Many people have asked how to install BitScope Software on Raspberry Pi. It's easy if you use the official Raspbian image.
Here we explain how to install Raspbian from scratch to check compatibility and then how to install the BitScope Software.
First up though, check out the BitScope Quick Start Guide.
Raspbian can be downloaded as an image (which you must then copy to an SD card) or it can be installed as an option for the New Out Of Box Software installer (NOOBS).
We think NOOBS is brilliant, especially for first time Raspberry Pi users so we've used this method to install Raspbian (if you really want to do it the hard way, see this guide).
Read on to learn how we installed Raspbian using NOOBS and then installed BitScope DSO and connected to the SYDNEY BitScope. To start, download http://downloads.raspberrypi.org/NOOBS_lite_latest.
The NOOBS version we recommend is the lite edition which is a relatively small download because it grabs most of the operating system via the Internet when the initial image first starts.
The Raspberry Pi Foundation's Quick Start Guide has the NOOBS installation details and when we ran it, we found it all to be quite painless.
Update: since we published this page the Raspberry Pi Foundation released the new Raspberry Pi 2.
It's identical to the old models in terms of software but we blogged about it and created this YouTube video as part of our review. The video includes full step by step instructions explaining how to install Raspbian and BitScope Software on Raspberry Pi and we recommend it if you prefer video instructions.
In a nutshell, installation steps (as shown in the video) are as follows:
The only step above that may benefit from little further explanation is Step 6, configuration with raspi-config.
Here we've chosen the following:
All these steps are explained in detail in the video or you can read on below for further instructions.
We recommend BitScope DSO for Raspberry Pi but other BitScope software is also available.
For this we simply fire up Raspberry Pi's default web browser (which was Midori when these screenshots were take but the new one looks very similar). Simply grab the package via the download menu on the BitScope Pi Home Page.
Choose BitScope DSO from the Download menu as shown.
Click Download and then the download link to get the BitScope DSO package.
Save AS a new file in a convenient location (we recommend /tmp/). Update: some people have reported that there'a a better way to continue from here. For the update, please see How to Install BitScope DSO on Raspberry Pi.
Open a root terminal.
Install the BitScope DSO package and execute the bitscope-dso command.
You can also execute it from the menu and you don't need to execute it as root as we've done here. Next, assuming you want to talk to the SYDNEY BitScope, click the SETUP button at the top right of the DSO application and choose ETHERNET. If you have a locally connected USB BitScope, choose USB instead.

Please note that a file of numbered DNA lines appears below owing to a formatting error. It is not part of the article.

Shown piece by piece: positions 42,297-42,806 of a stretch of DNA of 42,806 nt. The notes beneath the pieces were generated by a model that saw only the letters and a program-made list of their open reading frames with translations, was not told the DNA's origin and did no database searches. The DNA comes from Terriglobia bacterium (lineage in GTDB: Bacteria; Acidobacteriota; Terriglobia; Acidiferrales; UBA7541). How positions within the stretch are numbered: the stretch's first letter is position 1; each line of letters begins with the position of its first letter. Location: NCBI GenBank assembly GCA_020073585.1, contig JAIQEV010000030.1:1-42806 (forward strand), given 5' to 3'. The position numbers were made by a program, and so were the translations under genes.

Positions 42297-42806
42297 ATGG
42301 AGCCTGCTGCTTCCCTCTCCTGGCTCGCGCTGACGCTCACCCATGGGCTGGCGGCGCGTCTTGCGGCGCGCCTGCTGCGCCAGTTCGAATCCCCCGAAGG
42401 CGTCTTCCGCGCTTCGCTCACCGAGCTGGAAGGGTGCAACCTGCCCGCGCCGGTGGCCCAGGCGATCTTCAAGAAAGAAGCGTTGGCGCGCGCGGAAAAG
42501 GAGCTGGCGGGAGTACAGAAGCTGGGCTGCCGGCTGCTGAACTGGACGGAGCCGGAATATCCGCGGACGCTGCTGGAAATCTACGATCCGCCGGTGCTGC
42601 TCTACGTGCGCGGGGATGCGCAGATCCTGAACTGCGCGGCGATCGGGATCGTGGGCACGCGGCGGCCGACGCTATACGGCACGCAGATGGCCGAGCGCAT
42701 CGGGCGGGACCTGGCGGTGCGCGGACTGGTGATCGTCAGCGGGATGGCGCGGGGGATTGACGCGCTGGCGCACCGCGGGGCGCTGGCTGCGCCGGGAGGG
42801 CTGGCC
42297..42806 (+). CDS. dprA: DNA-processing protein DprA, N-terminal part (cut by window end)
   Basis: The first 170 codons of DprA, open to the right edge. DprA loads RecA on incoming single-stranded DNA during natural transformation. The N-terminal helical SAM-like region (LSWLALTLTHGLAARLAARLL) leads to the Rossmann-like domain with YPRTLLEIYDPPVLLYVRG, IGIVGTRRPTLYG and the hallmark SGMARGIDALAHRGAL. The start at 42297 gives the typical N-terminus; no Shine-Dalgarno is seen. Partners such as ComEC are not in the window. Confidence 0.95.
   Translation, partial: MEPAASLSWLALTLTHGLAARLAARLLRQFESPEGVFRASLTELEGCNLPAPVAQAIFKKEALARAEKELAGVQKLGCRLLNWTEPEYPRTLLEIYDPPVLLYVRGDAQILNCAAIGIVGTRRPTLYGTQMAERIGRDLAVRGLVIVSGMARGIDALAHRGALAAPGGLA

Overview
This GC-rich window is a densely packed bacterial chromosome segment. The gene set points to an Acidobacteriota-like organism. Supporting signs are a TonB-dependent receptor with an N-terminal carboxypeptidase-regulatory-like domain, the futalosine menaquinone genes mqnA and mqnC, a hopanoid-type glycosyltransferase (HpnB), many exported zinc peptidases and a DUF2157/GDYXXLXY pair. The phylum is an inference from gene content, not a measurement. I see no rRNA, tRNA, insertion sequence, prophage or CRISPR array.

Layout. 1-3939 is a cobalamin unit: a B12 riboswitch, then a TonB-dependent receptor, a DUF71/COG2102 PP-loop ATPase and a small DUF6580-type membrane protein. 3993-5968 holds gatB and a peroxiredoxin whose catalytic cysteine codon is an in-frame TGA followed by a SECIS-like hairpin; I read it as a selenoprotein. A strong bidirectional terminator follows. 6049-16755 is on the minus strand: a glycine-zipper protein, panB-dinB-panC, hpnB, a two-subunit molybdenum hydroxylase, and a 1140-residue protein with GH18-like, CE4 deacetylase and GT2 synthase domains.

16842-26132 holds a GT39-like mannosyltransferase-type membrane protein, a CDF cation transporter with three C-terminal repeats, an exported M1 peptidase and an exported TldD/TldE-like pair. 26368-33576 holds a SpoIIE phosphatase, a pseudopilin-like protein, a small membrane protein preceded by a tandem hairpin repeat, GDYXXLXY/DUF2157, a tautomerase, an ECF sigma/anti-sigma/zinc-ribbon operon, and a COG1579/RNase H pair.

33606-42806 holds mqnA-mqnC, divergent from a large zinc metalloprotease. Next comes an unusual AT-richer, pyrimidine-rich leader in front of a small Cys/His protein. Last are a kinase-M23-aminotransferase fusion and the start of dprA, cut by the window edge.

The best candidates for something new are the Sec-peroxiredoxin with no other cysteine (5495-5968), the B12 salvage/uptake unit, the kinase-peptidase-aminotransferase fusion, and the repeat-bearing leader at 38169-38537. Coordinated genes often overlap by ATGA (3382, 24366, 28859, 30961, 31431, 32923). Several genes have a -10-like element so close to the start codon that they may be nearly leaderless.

Choose SYDNEY as the connection address. If you have a locally connected Network BitScope, type in its hostname or IP address instead. If you have a USB BitScope, choose the port to which it's connected (most likely /dev/ttyUSB0).
Click Ok and then POWER to start BitScope DSO. If your Raspberry Pi is connected to the Internet, you should then see the SYDNEY BitScope and its waveforms appear.
At this point you are connected from your Raspberry Pi via the Internet to a Network BitScope in our Sydney R&D lab. It's likely to be a little slow and it may change without prompting (if someone else is using it at the same time) but it should give you the idea about how DSO and BitScope work together.
|Build a powerful mixed signal workstation with one simple 3D print !||Sep 3|
|Raspberry Pi Zero W, a wireless wonder for only $10 !||Feb 28|
|Raspberry Pi 3 Launch and BitScope Blade||Feb 29|
|Physical Computing with Raspberry Pi and BitScope!||Dec 01|
|BitScope Micro with Raspberry Pi Touchscreen Display!||Sep 09|
|BitScope, Ozberry & Pimoroni at Sydney Mini Maker Faire!||Aug 12|
|BitScope Blade for Raspberry Pi at Hannover Maker Faire!||Jun 05|
|BitScope DSO 2.9 Now Available.||Jun 02|
|Getting Started with BitScope||May 08|
|BitScope Micro & Raspberry Pi in Education at BETT||Jan 21|
|BitScope Connection Ports Explained||Dec 19|
|BitScope Micro and Oscilloscope Probes||Dec 10|
|Electronic Measurement with BitScope & Raspberry Pi||Nov 12|
|Hands on with BitScope Micro at electronica 2014||Nov 11|
|BitScope Micro Video Tutorial with Farnell element14||Nov 10|
|BitScope Micro and Raspberry Pi at electronica 2014!||Nov 06|
|BitScope Micro element14 Webinar Review.||Nov 03|
|BitScope Micro Webinar with element14!||Oct 29|
|element14 launches BitScope Micro for Raspberry Pi!||Oct 27|
|BitScope Micro Diagnostic Port Explained.||Aug 16|
|MagPi talks Raspberry Pi B+, HATs & BitScope.||Aug 04|
|Raspberry Pi B+ BitScope x 4 = 8 analog + 32 logic !||Aug 01|
|Automated Waveform Analysis with Raspberry Pi||Nov 09|
|Sydney BitScope, Online Demo Updated.||Oct 30|
|BitScope Touch Screen User Interface||Oct 28|
|Network access for USB BitScopes via Raspberry Pi.||Oct 24|
|BitScope Ed at OzBerryPi, Presentation Review.||Oct 21|
|BitScope and friends at OzBerryPi Maker Space||Oct 20|
|How to Install BitScope DSO on Raspberry Pi||Oct 18|
|Electronic Projects Lab for Raspberry Pi||Oct 17|
|BitScope Ed, an Educational Blog about Electronics.||Oct 09|
|Visualizing sound with Sonic Pi and BitScope||Oct 05|
|How to Install Raspbian and BitScope on Raspberry Pi||Sep 29|
|High speed data acquisition with Raspberry Pi||Sep 25|
|BitScope Software for Raspberry Pi Oscilloscope||Sep 27|
|BitScope Raspberry Pi Oscilloscope||Sep 25|